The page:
Accessibility/Mobile Features
Skip Navigation
Skip to Content
Editorial News
Business
Classified Sites

The Canadian Press - ONLINE EDITION

Canada's wireless policies has left industry skeptical: summit organizer

TORONTO - Canada's telecom industry appears skeptical that the government can really provide consumers with lower prices and more innovation in wireless communications by supporting new competitors and restraining the power of the bigger carriers.

Ottawa recently moved to cap the wholesale prices that big wireless carriers charge their smaller rivals, and stands by a policy of having at least four rivals in every region of the country, but an organizer of this year's Canadian Telecom Summit says that policy has both support and opposition.

"On one hand, you might have lower prices. On the other hand, you may have reduced incentives to invest in new technology," says Mark Goldberg, who helped create the annual conference as a forum for the billion-dollar industry of smartphones, telephones, Internet and other vital communications.

Goldberg said there's been extraordinary interest in a panel of academics and other economists who will debate whether governments can actually create sustainable competition through their regulatory policies at the conference which begins Monday.

Robert Crandall, a fellow of the Washington-based Brookings Institution who will be one of the panelists on Monday, says there are only a few areas with very high population densities that can sustain more than three wireless carriers in the long term.

Even in the United States, Crandall says, the number of national competitors has dwindled to four and there are strong rumours that two of the remaining rivals will merge, leaving only a three-way race.

"When you have countries like the U.S. and Canada with large rural areas, to get universal coverage for four carriers would be difficult. It would require, I suppose, that the fourth carrier use the third carrier's facilities. There, you get into all the regulatory issues," Crandall said.

A similar position has been taken by the new chief executive of Rogers Communications, Guy Laurence, who will be a keynote speaker on Monday. He has said he doubts Canada can support four carriers.

A supporter of the opposite view — Tony Lacavera, chairman and CEO of Wind Mobile — will get his chance to make his case the following day in another keynote speech.

Industry Minister James Moore is on record as saying that the government's wireless policy is "designed to benefit Canadian consumers, first and foremost."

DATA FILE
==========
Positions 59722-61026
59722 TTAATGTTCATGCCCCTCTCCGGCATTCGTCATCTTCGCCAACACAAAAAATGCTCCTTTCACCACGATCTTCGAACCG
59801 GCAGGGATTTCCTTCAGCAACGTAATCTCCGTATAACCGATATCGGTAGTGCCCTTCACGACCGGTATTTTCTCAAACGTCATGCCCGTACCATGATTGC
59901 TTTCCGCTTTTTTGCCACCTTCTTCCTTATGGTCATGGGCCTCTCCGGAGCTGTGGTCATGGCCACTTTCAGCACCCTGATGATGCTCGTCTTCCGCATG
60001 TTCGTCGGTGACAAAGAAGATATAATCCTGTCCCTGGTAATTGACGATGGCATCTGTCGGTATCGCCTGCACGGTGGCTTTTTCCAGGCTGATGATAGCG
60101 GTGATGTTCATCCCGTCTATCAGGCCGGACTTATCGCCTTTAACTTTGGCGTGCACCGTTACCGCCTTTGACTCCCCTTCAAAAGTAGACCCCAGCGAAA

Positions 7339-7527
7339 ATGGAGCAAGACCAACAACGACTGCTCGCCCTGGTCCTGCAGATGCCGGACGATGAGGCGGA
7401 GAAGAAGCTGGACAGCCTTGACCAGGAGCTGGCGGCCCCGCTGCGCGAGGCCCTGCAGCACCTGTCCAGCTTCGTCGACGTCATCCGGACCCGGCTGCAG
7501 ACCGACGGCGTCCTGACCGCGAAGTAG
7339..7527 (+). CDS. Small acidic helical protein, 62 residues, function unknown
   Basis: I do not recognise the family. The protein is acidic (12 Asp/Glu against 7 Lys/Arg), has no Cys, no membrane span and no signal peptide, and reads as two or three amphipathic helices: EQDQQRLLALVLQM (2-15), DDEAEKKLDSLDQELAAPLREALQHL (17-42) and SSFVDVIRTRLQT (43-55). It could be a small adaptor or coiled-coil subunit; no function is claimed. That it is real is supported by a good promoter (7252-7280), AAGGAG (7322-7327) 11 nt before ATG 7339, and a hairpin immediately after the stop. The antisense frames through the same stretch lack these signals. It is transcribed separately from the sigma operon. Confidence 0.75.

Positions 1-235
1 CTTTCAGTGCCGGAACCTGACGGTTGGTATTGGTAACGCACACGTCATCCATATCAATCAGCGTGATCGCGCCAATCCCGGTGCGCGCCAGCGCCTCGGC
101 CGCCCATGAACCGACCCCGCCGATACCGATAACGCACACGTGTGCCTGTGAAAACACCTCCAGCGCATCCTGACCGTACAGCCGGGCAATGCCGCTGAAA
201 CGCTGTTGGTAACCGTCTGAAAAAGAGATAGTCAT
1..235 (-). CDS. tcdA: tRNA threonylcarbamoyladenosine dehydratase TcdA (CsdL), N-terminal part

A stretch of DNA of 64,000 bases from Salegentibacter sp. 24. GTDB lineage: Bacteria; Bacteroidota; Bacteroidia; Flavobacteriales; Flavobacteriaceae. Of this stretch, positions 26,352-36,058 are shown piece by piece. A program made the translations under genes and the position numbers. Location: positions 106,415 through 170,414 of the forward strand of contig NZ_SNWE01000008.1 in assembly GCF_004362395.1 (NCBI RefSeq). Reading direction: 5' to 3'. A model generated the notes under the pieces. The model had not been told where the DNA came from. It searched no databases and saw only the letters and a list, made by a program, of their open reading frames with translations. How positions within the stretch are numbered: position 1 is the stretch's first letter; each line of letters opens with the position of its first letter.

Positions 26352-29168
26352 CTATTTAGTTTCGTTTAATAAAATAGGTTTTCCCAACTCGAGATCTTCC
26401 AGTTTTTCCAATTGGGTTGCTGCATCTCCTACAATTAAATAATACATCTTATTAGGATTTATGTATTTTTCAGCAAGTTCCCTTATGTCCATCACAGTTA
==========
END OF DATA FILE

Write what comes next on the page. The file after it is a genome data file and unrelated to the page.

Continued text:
He has also said after the latest spectrum auction was conducted this year that Canadians "will soon benefit from a fourth wireless player in every region of the country having access to this high-quality spectrum to provide all Canadians with dependable, high-speed wireless services on the latest technologies."

But the head of McMaster University's business school, also in the Monday competition debate, says he's skeptical.

"I think it's politics," Len Waverman, an expert in international telecommunications competition who is also dean of McMaster's DeGroote School of Business, said in an interview.

"I think they believe that they need a fourth entrant or a fourth competitor, although if you look in other countries many markets are down to three."

Waverman noted that Wind Mobile, owned by Globalive, is the only new national carrier to emerge from the 2008 spectrum auction, but it continues to depend on access to its rivals' larger networks where it hasn't got its own infrastructure.

"Wind is still out there, and I think the numbers are getting more successful for them, but it still doesn't look like a profitable strategy," Waverman said.

— Follow @DavidPaddon on Twitter.

  • Rate this Rate This Star Icon
  • This article has not yet been rated.
  • We want you to tell us what you think of our articles. If the story moves you, compels you to act or tells you something you didn’t know, mark it high. If you thought it was well written, do the same. If it doesn’t meet your standards, mark it accordingly.

    You can also register and/or login to the site and join the conversation by leaving a comment.

    Rate it yourself by rolling over the stars and clicking when you reach your desired rating. We want you to tell us what you think of our articles. If the story moves you, compels you to act or tells you something you didn’t know, mark it high.

Sort by: Newest to Oldest | Oldest to Newest | Most Popular 0 Commentscomment icon

You can comment on most stories on brandonsun.com. You can also agree or disagree with other comments. All you need to do is register and/or login and you can join the conversation and give your feedback.

There are no comments at the moment. Be the first to post a comment below.

Post Your Commentcomment icon

Comment
  • You have characters left

The Brandon Sun does not necessarily endorse any of the views posted. Comments are moderated before publication. By submitting your comment, you agree to our Terms and Conditions. New to commenting? Check out our Frequently Asked Questions.

letters

Make text: Larger | Smaller

Brandon Sun Business Directory
The First World War at 100
Why Not Minot?
Welcome to Winnipeg

Social Media

Canadian Mortgage Rates